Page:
Review Summary: Just listen.
Remind me again what purpose taxonomy is supposed to have" Oh, right; it's supposed to make classifying things easier. But the increasing trendification of music and subsequent emergence of countless microgenres has made navigating the new-music landscape more difficult than ever. We've reached a point where Carles' writing about some nonexistent bullshit like "rape gaze" legitimizes it as a proper genre, where the tiniest blog has the potential to set off the next big musical trend, where nothing and everything is entirely up for grabs. And tying all of this together, settled comfortably within the countless contradictions of our modern thirty-second-attention-span culture, is Salem. The Michigan band's debut full-length, King Night
, is insistently weird
, the sort of stuff you'd play for your friends purely to catch their reaction; consequently, it has fallen prey to lazy "x meets y" criticism. Gucci Mane produced by Fever Ray. Moby with more than a hint of David Lynch. CocoRosie crossed with some ghouls hanging around the gas station.
Such hypothetical comparisons are meaningless in the larger scheme of themes. Salem don't really defy categorization; they simply don't give a fuck about what you think of them. A disastrous live performance, unintelligible lyrics, growing suspicions that Salem and the whole unfortunately named "witch house" scene have been trolling us all along - it's all met with an indifferent shrug. Founding member John Holland admits to having been a prostitute, a cokehead, a junkie; chances are, a couple of Brooklyn Vegan commenters trashing his band aren't going to make him shed too many tears. So there you have it - Salem don't take themselves seriously; they're just messing around. Except that King Night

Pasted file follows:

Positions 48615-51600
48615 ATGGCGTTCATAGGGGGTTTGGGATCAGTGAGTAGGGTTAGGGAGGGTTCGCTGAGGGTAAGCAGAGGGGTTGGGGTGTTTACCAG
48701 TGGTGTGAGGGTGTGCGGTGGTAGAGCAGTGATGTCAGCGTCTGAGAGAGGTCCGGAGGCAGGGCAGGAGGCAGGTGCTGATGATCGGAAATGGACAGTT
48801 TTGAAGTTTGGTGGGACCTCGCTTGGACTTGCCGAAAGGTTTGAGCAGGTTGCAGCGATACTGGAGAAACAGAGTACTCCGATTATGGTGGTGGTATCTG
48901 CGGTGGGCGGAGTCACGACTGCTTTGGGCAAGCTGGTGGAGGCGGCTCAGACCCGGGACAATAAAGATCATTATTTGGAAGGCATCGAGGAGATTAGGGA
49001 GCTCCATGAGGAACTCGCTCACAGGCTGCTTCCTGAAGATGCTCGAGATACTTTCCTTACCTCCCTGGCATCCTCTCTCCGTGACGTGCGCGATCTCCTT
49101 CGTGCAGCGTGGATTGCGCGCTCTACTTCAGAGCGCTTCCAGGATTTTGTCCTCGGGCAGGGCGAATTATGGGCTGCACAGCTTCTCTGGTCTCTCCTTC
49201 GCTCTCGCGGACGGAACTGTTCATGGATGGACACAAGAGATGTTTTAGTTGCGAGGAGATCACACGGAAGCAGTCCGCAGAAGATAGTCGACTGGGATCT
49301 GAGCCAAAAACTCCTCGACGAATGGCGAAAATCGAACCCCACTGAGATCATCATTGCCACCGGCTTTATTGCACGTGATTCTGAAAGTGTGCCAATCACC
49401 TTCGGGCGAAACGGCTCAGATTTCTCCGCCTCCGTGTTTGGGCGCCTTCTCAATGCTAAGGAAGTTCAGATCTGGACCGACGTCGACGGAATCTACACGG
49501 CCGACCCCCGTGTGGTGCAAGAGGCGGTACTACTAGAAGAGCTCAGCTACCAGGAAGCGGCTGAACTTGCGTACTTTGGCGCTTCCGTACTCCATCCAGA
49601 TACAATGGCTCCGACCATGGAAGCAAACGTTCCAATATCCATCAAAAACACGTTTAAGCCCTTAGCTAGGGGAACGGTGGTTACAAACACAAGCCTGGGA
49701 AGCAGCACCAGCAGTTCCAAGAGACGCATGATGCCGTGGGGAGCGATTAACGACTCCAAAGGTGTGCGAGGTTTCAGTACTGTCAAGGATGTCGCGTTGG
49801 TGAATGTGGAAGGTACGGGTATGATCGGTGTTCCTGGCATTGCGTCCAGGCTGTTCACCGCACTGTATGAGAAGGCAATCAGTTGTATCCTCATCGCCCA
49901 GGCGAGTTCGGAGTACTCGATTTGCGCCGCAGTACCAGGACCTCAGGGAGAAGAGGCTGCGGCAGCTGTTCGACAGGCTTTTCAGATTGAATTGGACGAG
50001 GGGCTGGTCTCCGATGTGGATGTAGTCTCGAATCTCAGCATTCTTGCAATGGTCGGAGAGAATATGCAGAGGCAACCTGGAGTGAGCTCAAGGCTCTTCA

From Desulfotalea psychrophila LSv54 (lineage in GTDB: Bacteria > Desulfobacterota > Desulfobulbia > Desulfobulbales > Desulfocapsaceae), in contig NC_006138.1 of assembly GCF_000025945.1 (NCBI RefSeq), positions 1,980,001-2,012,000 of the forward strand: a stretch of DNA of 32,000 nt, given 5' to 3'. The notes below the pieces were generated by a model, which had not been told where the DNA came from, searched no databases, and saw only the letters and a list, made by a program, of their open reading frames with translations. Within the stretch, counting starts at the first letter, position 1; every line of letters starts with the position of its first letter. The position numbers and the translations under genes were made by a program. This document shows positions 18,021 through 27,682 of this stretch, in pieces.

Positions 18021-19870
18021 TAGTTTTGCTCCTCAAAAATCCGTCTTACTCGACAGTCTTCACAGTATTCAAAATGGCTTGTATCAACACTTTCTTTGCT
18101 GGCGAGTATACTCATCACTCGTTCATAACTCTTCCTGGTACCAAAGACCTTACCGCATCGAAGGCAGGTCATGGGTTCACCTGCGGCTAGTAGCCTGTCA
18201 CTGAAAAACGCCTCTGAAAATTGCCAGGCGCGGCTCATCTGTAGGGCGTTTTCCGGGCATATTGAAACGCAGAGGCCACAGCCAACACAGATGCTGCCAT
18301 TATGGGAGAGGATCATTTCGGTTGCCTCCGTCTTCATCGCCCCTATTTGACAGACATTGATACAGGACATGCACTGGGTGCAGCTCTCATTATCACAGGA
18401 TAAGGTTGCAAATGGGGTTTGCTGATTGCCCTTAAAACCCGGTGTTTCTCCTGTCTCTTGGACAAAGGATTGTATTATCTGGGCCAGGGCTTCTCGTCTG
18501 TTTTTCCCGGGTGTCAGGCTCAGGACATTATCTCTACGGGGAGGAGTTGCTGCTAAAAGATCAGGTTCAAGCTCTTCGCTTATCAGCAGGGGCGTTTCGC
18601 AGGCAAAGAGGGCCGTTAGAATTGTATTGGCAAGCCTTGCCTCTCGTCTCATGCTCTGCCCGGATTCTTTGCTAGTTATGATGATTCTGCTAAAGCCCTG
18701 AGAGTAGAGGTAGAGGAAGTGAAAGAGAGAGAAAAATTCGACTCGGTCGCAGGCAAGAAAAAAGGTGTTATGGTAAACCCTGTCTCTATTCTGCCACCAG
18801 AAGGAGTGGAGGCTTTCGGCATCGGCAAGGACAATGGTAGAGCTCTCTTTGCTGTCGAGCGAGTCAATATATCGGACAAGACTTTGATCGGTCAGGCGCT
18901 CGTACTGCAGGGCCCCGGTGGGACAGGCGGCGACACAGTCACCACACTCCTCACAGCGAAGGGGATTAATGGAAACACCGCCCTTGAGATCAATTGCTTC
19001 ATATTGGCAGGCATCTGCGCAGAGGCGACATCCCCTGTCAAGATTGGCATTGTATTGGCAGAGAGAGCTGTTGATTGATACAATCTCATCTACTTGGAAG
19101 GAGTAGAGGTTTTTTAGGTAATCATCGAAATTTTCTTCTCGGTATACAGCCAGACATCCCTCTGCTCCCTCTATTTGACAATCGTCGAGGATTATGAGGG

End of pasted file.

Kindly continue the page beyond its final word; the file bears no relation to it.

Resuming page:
is too sonically compelling to be easily dismissed as the next disposable flavor of the month.
The band's influences are recognizable - those pitched-down raps in particular recall The Knife's hallowed Silent Shout
- but these songs coalesce into a sonic world that is aesthetically striking, often nightmarish, and utterly singular. The synthesizers on "Asia" sound more like a swarm of locusts than actual melodies, the bassline of "Trapdoor" is obviously synthetic yet sounds more swampy than anything off of Avey Tare's Down There
, and the superb album opener "King Night" transforms a choir singing "O Holy Night" into something decidedly less reverent. The music seems to exist in a perpetual druggy haze, what with its throbbing, blown-out production. But while King Night
is a harrowing listen, it's also thrilling and surprisingly accessible; "Sick" is unrelentingly creepy, but its monstrous beat is propellent and Holland's choppsed-and-screwed stoner-rap has genuine swagger. There's a lot of unresolved tension in Salem's slow-burning songs, and a track like "Redlights" takes this imbalance and runs with it; Heather Marlatt's vocals never fully come into focus, and the song eschews structure for atmosphere. It would be infuriating if it weren't so undeniably beautiful.
Salem are interesting to talk about because they exemplify the telescoping of culture into tiny fragments that may not even add up to create a coherent whole. But King Night
transcends that extramusical hodgepodge, transcends the zeitgeist that gave birth to "witch house"; hell, it pretty much transcends any concept of an "age" or "generation". If we look at it through this prism, Salem's projection of apathy makes sense; they don't really care about how their music relates to the current state of culture or anything affected like that. That's all just hot air thrown at them by pseudo-journalists and their ilk, pointless buzzwords that distract from the band itself. And so, to those who espouse their self-righteous anti-trend dogma, to those who hated witch house before it ever even made an impact, to those who dissect every aspect of an album except the music itself, I say: just listen